“Hunters” Is A Cleverly Crafted Concoction of World Building And Talent

Created and Edited by: Paul Maybury, Josh Tierney / Hunters Constume Designer: Afu Chan / Featuring: Miguel Valderrama, Carlos Valderrama, Devin Kraft, Anas Awad, Meg Gandy, Jared Morgan, Irene Koh, Kyla Vanderklugt, Benjamin Marra, Alexis Ziritt, Travel Foreman, Carlos Carrasco, Vlad Gusev, and Ramon Sierra / Lion Forge Comics

I have not read a graphic novel quite like Hunters and I think it’ll be quite some time before another story captures my attention like this particular anthology. What starts out with a dynamic shot of a ship sailing through treacherous waters housing a group of hunters of different backgrounds quickly evolves into a series of fascinating character studies that all contribute to the central arc set up by Maybury and Tierney.

The very format of the book, a series of 15 stories featuring different authors and artists, quickly takes advantage of the diverse creative teams. Each vignette has a unique visual style and tells a self-contained story, unified by the overarching narrative and Afu Chan’s costume design. The stories bleed into one each other and while the visual shift can be jarring at times it creates a unique comic experience as the outfits are more than enough to identify the characters throughout the different styles.

By its third vignette, Hunters establishes itself as a story about stories and becomes a unique anthropological delve into the nature of the artistic tradition. Different characters are perceived very differently depending on whose perspective the story is set in. Where some trials and tribulations are dark and disturbing, others are played off with a childhood glee.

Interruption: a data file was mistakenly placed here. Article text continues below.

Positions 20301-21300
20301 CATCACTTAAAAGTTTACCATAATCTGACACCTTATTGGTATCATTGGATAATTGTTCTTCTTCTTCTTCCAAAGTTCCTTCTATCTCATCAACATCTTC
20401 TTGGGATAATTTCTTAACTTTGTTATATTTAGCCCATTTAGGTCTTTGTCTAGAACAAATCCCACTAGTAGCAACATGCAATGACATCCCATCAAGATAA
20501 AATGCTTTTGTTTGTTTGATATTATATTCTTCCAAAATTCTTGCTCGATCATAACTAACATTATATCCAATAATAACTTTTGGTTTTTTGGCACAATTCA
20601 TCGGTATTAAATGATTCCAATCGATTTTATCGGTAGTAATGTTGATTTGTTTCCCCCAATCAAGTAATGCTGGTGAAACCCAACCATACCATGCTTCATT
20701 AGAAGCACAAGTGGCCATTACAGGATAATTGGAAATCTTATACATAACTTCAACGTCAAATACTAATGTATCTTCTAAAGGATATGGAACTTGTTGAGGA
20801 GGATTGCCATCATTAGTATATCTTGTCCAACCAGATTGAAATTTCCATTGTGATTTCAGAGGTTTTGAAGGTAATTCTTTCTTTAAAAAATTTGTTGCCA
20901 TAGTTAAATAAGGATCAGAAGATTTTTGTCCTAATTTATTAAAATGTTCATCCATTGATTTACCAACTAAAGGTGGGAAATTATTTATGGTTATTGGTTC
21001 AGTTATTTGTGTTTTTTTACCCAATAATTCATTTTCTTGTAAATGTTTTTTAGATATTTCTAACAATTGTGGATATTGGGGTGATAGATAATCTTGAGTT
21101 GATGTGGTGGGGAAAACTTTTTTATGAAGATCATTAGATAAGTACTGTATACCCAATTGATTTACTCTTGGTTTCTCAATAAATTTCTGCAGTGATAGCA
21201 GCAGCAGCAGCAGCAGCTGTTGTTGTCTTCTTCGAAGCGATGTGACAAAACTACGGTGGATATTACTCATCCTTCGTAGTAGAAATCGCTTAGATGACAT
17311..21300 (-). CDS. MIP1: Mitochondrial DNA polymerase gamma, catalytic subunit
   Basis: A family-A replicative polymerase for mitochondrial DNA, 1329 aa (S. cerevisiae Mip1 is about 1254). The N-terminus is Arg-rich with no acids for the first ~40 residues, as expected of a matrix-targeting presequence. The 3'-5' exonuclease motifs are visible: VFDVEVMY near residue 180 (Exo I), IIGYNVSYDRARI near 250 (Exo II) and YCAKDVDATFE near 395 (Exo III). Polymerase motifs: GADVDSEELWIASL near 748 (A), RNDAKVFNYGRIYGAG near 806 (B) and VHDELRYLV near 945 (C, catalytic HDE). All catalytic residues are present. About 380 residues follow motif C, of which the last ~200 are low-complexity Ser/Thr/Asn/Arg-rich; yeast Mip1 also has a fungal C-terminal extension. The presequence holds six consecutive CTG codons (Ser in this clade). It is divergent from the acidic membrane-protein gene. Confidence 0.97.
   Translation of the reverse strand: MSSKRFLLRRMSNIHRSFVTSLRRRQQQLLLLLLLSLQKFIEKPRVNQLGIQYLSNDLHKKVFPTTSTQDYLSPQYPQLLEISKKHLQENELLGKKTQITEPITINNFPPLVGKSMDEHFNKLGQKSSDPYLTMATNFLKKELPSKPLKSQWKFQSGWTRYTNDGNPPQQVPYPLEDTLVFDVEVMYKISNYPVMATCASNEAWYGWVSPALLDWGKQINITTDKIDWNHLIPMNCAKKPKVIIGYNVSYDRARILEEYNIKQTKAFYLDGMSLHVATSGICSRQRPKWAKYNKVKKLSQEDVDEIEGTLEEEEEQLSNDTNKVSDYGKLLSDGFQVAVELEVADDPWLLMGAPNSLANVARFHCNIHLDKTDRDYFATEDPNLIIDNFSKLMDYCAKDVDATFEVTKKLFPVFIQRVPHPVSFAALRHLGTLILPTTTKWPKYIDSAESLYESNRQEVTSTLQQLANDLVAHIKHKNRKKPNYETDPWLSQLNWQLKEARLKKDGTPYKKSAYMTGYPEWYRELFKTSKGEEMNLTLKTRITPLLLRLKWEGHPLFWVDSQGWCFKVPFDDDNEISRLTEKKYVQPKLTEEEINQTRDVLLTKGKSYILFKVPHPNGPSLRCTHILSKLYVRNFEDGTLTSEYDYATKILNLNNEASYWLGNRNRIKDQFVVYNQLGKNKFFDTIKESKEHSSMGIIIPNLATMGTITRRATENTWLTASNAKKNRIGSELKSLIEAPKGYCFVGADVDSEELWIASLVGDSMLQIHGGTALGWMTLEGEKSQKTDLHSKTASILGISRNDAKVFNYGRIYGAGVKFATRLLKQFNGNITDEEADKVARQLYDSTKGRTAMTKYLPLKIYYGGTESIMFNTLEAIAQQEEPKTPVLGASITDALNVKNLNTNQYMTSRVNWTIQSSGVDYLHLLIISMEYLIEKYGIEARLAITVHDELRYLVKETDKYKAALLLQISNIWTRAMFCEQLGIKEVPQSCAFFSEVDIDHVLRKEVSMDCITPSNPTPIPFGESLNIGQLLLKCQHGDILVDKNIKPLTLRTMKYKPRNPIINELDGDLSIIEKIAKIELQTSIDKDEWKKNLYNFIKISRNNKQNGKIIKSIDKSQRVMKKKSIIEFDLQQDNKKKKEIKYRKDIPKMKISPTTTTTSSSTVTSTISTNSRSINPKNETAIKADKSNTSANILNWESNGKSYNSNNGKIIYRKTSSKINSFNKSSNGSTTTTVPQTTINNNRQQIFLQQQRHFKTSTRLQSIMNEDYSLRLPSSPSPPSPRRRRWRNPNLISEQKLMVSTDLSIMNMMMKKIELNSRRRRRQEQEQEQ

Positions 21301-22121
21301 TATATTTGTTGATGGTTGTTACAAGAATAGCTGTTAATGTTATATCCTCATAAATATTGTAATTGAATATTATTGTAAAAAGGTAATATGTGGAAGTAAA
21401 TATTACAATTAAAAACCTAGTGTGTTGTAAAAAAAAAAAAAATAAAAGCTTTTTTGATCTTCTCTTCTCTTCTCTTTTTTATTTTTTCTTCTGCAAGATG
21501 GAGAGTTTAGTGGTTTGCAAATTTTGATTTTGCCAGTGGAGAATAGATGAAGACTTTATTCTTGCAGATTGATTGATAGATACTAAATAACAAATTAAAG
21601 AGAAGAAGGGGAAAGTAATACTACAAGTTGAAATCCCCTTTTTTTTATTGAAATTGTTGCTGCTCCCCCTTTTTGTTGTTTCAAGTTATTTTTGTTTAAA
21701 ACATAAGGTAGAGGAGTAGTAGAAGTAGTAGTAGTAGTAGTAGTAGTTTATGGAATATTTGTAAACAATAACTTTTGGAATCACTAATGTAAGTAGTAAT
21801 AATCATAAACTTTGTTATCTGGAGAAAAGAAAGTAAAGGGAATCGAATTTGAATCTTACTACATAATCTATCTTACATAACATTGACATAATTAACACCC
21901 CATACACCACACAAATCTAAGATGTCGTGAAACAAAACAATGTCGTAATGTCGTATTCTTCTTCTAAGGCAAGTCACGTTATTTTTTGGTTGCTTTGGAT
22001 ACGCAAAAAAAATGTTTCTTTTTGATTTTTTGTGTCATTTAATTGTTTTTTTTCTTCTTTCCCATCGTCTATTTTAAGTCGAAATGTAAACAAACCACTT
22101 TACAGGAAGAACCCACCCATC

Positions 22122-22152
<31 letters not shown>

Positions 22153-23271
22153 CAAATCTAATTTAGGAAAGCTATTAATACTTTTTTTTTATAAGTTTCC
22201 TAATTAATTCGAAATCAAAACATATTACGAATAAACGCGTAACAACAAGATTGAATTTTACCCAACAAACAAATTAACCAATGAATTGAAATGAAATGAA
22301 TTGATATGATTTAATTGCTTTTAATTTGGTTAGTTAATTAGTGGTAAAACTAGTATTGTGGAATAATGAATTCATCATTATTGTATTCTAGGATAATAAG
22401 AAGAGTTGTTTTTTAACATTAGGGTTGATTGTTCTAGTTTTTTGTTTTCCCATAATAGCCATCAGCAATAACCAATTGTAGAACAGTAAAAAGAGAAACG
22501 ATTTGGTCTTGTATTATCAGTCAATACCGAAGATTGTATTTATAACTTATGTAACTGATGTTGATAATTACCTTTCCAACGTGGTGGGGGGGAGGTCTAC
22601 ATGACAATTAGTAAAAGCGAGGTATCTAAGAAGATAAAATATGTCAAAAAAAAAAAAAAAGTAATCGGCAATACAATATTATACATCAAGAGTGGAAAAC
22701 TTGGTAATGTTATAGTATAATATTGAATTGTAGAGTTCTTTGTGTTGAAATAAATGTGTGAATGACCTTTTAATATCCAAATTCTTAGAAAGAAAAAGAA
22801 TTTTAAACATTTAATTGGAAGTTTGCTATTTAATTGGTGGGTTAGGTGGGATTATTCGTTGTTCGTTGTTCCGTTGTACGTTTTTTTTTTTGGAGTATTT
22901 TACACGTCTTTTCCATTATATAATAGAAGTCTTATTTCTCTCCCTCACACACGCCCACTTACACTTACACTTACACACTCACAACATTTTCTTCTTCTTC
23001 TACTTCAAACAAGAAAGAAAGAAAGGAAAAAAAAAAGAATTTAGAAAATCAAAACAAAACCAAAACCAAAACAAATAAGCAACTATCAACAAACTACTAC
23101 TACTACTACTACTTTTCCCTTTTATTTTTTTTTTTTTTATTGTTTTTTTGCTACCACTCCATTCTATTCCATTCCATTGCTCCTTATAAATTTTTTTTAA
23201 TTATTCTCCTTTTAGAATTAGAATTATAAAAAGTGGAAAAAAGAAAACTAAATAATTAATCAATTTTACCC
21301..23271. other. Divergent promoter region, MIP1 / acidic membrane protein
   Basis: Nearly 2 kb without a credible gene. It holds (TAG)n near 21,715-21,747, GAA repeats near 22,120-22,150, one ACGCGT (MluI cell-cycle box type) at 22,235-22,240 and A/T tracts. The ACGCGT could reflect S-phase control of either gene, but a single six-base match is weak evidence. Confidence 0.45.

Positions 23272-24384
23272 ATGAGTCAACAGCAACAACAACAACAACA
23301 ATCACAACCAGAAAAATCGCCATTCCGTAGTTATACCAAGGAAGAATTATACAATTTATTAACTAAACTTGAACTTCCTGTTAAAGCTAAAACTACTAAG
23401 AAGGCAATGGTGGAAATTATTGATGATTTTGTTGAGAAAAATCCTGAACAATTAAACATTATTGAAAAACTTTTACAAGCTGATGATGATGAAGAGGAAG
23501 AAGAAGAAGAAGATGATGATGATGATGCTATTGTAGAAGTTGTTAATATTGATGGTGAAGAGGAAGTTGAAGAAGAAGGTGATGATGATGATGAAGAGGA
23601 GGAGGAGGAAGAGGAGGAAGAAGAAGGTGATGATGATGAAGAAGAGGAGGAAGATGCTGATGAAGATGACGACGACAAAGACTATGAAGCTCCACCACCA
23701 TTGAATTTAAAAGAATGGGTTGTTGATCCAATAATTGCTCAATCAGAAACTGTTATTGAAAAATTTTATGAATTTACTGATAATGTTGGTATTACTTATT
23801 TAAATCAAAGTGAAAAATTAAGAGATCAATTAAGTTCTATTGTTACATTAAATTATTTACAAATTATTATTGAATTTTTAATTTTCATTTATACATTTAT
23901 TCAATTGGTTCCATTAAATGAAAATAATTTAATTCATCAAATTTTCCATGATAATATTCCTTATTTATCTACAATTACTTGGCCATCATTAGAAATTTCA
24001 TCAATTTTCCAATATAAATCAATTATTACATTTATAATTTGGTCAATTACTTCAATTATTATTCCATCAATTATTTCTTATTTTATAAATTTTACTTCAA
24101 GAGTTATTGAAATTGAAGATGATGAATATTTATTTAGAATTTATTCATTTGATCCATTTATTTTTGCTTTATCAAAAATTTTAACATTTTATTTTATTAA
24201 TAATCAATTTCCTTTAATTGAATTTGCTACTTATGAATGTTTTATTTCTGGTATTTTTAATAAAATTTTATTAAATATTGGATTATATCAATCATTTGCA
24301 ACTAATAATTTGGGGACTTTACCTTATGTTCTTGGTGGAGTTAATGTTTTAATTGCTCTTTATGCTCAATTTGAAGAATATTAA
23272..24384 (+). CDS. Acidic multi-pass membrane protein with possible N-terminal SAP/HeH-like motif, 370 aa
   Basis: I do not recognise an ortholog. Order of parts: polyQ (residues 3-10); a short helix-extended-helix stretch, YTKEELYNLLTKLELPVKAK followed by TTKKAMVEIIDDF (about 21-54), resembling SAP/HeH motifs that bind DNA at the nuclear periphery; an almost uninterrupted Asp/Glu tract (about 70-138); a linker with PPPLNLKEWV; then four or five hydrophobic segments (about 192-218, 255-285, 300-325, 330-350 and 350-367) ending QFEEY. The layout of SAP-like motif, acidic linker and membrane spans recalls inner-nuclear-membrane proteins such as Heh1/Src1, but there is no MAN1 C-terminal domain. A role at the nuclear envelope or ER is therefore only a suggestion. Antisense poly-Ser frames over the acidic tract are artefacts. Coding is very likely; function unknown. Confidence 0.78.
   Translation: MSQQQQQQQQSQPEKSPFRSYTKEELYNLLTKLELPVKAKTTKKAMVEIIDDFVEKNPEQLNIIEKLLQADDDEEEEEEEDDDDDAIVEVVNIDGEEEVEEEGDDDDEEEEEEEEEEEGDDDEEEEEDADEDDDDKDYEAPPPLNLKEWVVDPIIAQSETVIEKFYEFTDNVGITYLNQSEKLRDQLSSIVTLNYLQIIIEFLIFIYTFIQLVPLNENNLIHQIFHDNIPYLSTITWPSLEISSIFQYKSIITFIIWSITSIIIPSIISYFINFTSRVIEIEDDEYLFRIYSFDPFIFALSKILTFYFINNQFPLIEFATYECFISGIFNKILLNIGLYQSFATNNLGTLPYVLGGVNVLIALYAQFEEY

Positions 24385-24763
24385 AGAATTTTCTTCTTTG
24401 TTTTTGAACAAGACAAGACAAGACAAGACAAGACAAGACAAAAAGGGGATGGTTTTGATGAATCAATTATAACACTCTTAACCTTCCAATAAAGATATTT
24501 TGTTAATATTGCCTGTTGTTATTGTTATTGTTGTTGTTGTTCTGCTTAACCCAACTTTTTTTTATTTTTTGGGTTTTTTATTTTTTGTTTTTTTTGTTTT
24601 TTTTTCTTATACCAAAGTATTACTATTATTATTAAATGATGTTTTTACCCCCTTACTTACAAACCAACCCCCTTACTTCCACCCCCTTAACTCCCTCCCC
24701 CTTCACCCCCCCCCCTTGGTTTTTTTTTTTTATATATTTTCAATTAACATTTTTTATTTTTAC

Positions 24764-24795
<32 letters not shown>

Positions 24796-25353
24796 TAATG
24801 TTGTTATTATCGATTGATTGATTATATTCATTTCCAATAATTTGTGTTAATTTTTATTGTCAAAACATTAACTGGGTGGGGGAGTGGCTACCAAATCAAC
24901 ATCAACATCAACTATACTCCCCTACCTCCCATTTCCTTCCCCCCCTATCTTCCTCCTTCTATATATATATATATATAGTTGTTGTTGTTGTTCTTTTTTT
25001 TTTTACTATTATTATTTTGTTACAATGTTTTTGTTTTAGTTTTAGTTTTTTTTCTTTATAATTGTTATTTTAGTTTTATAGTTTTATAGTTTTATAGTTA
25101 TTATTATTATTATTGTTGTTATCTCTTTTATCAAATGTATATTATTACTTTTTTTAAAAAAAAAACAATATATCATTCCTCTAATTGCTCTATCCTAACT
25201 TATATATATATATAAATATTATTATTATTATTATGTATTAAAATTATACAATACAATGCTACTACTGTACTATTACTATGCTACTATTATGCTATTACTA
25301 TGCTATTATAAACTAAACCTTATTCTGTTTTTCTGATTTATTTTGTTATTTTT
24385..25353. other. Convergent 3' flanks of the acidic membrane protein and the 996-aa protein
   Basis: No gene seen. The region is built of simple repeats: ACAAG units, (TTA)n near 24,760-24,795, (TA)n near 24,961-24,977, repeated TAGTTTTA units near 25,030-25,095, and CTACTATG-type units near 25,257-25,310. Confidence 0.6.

Yet the gravity of the Hunters’ journey and their mission is never lost. As every character gets some sort of focus, more and more of the weirdly wonderful world of Hunters gets a chance to shine. The world s stepped in a unique mythology and leverages the colorful atmosphere to tell mininature epics.

While there is a lot to keep track off, Hunters does an excellent job of keeping its visual language easy to read while stilling each individual author and artist a chance to shine. Across the board, the monster and environmental designs featured in story is absolutely superb and the little details that get littered through the panels let each creator flex their strengths.

Maybury and Tierney have essentially provided a textbook on phenomenal worldbuilding and showcased their universe and the talents of their extensive creative team. Hunters gives us diversity on and off the page and showcases the nature of storied fables. While the drastic shifting in tone don’t always work out, Hunters as a cohesive collection is a cleverly crafted concoction. It is a dense work that rewards the reader and harkens back to olden days, where forces of natures were gods and heroes were merely humans going up against a world seemingly stacked against them. It is a truly ambitious work of fiction that is as unrelentless as the hunters whose stories it tells.

9.4 “Epic Journeys” out of 10


Hunters is available in stores on June 13.


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  • Mikkel Snyder is a technical writer by day and pop culture curator and critic all other times.

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